“Pari” is an intelligent horror movie. It does not indulge in the binary of good or bad and yet it does not leave the evil-doer out of the conversation either. Many horror movies still stick to the divisions of good and evil and turn the climactic battle/exorcism into an adrenaline-fuelled showdown of gore if not glory. For instance, the ghosts of “1920” remain evil throughout the film – essentially coming from the genre of “The Exorcist” and “The Evil Dead”. For “Pari”, the clever thing that the writers did was to create a labyrinth questioning the film’s understanding of good and bad itself. This may have left the spectator confused, but the critic mesmerized. It is both an advantage and a setback.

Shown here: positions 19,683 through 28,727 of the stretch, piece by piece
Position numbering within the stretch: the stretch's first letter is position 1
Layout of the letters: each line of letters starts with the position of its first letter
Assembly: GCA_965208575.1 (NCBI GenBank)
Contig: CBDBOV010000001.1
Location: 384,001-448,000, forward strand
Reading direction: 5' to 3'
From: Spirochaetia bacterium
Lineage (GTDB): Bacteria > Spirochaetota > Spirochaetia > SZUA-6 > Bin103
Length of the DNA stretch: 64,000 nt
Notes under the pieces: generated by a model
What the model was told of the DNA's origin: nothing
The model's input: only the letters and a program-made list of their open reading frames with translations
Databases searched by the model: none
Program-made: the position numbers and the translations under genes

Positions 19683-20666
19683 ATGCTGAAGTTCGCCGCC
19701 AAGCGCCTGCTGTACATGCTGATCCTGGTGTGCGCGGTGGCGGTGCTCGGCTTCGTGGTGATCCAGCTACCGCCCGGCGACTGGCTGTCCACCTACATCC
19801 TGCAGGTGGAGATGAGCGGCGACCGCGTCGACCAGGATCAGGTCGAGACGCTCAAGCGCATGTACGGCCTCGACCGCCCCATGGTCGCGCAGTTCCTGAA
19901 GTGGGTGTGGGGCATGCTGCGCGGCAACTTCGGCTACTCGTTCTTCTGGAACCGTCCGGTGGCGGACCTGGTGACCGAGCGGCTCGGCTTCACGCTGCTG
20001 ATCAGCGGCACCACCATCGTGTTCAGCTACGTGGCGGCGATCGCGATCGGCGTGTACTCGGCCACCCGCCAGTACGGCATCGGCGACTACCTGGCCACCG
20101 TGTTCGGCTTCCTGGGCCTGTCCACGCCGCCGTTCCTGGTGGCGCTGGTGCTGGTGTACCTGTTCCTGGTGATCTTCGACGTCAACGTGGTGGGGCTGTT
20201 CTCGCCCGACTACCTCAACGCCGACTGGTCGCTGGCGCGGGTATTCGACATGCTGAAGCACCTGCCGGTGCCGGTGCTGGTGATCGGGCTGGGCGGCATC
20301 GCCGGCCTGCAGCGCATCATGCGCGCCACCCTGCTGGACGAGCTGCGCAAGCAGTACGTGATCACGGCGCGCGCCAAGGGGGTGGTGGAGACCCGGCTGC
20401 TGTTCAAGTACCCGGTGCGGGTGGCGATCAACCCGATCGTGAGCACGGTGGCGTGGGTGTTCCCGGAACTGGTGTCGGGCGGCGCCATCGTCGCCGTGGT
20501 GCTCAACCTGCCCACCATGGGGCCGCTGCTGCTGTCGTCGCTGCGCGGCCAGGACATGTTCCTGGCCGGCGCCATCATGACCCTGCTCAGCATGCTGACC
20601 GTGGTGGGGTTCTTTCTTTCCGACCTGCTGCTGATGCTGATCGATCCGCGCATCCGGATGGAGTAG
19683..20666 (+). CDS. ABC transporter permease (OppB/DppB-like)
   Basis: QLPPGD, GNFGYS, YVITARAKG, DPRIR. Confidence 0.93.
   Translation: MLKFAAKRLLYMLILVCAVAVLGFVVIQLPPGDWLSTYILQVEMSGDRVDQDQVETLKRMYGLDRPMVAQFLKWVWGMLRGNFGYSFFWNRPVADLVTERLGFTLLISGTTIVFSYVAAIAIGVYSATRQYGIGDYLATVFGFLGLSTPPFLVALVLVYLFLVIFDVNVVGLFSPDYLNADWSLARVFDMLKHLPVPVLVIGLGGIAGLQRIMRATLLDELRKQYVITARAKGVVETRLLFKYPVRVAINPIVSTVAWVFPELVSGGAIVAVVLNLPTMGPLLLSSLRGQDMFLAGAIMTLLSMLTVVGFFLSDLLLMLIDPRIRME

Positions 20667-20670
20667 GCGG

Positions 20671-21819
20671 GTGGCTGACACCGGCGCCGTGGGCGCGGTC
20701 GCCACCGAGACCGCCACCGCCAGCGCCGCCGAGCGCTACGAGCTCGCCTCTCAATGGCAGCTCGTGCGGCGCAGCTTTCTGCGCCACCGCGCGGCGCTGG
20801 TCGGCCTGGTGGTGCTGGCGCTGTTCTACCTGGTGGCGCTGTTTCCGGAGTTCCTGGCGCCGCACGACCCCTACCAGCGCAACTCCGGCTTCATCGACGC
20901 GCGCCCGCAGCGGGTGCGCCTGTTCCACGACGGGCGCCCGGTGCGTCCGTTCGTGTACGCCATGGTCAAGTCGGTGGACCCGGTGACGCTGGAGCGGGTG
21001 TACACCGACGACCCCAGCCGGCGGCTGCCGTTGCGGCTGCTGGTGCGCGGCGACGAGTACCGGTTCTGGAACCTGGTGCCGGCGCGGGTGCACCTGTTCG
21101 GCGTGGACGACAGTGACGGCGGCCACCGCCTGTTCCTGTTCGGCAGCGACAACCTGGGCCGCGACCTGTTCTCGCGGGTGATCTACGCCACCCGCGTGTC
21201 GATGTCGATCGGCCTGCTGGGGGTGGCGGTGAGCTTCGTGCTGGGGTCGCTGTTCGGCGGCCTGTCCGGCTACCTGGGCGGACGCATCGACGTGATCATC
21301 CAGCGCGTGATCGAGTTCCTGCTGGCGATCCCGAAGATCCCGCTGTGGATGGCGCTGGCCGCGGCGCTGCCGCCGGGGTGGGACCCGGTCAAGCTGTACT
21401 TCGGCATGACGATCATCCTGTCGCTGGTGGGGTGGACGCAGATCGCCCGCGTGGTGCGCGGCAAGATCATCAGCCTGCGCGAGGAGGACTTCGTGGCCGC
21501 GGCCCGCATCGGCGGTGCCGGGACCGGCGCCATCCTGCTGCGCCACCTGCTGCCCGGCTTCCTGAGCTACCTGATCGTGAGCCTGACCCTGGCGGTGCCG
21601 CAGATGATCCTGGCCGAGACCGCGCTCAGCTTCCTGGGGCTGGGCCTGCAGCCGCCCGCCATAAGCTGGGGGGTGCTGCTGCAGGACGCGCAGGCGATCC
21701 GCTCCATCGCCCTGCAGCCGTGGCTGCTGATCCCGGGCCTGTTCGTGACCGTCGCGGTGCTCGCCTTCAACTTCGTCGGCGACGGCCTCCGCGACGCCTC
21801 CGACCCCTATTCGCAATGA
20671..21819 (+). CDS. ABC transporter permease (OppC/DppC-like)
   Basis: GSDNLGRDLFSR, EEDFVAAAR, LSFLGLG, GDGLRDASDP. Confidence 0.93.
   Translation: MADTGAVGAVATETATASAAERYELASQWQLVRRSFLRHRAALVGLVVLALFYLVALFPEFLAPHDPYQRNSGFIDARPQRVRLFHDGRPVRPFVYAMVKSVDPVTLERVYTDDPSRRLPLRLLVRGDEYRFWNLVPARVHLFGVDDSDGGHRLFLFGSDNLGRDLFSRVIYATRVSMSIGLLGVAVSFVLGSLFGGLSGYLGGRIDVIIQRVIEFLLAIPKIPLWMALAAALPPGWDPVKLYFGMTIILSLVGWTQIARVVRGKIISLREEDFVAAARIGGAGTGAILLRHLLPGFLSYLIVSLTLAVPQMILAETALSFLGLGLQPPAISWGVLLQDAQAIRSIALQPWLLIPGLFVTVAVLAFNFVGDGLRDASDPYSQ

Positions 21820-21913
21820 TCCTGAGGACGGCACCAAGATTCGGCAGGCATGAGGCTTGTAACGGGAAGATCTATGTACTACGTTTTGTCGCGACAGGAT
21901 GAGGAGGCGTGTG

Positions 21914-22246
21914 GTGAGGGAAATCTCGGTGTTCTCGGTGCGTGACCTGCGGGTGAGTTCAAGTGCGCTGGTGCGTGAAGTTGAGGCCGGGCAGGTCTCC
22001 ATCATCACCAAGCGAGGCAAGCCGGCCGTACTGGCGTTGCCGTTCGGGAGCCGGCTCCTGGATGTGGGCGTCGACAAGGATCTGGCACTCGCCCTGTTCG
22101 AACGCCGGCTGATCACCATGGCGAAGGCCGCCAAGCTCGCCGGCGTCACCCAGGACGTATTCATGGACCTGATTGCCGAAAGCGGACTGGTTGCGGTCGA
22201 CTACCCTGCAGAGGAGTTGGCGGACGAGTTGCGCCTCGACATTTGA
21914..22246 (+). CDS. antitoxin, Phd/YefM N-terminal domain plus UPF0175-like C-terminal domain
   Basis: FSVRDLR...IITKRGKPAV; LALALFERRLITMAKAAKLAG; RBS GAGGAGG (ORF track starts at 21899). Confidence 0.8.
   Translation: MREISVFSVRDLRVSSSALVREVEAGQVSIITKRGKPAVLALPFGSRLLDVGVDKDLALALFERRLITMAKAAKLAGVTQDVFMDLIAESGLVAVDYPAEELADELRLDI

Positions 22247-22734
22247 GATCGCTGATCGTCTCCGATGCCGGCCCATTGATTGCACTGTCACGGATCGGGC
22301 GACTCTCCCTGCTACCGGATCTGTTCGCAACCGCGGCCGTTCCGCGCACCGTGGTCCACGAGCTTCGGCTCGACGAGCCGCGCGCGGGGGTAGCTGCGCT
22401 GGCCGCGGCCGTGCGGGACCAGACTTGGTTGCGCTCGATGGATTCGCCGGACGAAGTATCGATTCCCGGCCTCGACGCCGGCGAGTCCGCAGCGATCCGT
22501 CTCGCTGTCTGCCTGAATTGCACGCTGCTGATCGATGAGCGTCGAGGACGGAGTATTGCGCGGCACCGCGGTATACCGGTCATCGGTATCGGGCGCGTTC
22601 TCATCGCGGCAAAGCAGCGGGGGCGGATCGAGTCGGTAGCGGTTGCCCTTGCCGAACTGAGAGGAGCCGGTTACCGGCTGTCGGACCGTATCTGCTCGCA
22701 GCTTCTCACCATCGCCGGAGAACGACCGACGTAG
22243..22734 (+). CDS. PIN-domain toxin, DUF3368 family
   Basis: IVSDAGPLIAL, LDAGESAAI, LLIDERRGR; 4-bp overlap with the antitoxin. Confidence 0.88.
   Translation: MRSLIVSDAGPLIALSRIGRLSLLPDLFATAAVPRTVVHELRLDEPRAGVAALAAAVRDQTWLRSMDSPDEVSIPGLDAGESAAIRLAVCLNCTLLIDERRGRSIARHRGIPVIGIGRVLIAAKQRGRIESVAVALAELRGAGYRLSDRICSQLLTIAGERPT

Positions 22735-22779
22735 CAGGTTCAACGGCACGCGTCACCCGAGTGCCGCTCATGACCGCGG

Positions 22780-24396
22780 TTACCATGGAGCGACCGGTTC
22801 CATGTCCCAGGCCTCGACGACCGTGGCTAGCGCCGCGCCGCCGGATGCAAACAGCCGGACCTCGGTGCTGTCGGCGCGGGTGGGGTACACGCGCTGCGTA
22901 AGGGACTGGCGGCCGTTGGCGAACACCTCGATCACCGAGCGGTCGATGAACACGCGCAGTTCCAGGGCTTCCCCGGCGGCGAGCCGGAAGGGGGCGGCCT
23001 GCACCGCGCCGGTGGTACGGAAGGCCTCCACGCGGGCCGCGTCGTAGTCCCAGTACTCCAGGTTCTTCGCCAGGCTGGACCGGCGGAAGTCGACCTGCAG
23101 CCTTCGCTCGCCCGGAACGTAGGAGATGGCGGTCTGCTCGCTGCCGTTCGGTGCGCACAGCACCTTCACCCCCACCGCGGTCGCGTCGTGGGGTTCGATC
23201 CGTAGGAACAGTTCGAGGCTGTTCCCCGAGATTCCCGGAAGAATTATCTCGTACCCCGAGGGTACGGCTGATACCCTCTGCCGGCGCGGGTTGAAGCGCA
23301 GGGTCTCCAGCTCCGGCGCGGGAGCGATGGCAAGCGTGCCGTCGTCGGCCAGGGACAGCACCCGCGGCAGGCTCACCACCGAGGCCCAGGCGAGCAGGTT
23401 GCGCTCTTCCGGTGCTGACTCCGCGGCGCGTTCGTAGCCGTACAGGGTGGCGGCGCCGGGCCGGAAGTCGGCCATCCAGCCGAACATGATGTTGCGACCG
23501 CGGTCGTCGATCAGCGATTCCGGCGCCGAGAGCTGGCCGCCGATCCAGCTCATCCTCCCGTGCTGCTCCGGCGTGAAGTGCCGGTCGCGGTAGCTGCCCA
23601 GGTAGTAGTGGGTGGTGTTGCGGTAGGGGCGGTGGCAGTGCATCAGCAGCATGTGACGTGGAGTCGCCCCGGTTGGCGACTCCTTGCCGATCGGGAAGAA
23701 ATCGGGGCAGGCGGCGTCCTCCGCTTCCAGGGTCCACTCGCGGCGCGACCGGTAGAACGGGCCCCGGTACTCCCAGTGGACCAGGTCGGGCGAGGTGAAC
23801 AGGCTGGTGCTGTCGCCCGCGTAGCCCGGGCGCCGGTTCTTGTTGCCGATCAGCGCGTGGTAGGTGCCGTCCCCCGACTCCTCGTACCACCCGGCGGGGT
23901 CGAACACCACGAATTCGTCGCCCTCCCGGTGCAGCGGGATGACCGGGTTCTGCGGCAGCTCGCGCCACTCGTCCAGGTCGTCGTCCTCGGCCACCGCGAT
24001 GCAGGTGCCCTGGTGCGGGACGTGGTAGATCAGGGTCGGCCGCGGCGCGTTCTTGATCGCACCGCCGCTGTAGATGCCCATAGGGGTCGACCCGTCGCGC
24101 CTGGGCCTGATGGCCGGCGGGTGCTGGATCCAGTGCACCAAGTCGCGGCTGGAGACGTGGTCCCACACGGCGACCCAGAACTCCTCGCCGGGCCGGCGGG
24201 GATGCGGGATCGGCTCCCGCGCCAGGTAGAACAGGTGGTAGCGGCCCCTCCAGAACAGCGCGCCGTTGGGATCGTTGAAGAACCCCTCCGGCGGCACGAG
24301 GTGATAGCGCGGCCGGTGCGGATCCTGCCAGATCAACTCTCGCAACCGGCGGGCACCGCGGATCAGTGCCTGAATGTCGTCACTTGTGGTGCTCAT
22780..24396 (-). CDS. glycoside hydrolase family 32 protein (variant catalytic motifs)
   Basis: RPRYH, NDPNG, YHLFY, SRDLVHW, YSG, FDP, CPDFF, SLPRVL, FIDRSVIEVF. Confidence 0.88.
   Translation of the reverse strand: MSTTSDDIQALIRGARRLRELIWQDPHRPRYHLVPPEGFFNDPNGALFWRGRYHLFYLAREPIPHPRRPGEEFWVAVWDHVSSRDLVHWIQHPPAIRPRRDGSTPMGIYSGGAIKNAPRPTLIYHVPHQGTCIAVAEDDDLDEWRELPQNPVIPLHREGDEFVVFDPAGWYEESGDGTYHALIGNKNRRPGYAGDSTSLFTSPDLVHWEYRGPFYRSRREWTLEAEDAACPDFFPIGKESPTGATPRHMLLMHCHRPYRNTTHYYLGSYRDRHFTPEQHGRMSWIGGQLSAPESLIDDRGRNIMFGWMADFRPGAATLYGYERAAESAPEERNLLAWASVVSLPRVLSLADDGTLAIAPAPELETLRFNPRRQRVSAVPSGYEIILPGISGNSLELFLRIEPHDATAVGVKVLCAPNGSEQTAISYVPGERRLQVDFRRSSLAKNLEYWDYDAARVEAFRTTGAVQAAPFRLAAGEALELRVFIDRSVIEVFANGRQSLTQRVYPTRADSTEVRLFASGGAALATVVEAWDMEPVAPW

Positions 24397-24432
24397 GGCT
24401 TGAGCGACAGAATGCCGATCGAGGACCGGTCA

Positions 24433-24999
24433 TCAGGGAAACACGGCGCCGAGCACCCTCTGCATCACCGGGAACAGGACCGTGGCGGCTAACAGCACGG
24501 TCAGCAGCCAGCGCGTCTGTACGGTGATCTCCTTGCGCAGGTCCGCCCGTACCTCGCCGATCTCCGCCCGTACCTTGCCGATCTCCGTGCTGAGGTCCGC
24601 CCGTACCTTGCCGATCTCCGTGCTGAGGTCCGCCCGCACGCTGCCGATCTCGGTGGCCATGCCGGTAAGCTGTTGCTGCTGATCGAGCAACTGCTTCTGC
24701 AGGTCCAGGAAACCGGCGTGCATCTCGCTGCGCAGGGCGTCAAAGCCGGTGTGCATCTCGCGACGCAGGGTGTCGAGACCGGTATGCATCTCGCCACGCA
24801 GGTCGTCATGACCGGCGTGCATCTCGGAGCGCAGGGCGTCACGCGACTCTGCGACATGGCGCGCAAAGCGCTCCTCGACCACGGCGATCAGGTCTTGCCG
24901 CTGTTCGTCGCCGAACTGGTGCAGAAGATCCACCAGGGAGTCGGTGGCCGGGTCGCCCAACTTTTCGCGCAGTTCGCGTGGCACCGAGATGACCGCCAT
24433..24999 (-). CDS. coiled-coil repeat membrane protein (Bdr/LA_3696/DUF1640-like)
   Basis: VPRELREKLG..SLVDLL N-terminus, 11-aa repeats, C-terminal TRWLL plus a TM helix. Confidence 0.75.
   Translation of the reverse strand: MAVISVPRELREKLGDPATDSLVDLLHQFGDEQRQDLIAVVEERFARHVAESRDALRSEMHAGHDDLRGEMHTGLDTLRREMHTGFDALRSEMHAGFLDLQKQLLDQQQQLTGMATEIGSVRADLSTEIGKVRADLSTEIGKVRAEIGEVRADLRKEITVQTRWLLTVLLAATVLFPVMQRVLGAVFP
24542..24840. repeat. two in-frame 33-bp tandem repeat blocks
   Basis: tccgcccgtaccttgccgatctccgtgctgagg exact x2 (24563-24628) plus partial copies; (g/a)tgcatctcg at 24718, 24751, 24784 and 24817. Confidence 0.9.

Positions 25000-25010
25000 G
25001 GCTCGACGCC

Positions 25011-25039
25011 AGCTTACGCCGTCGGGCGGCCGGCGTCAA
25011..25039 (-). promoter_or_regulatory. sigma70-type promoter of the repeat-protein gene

The key to executing this ambiguity is through the character of the professor (Rajat Kapoor), who is first introduced like a mafia-patriarch, indulging his grandchild with food right before we see him in action. Without any introduction or reason, we are made to watch a rape-anxiety torture, where the professor forces women into bathtubs as they scream while their babies are being aborted while he sadistically imposes the smell of incense like cigarette butts in order to ‘calm’ them down. In this dingy room, lower class men in chains surround this spectre where the ‘professor/doctor’ becomes the ‘exorcist’ of women who are normal enough and are trying to escape the harassment of their bodies. It is only later in the movie that we are told that these women are vessels for demon-djinn babies and must be stopped from giving birth.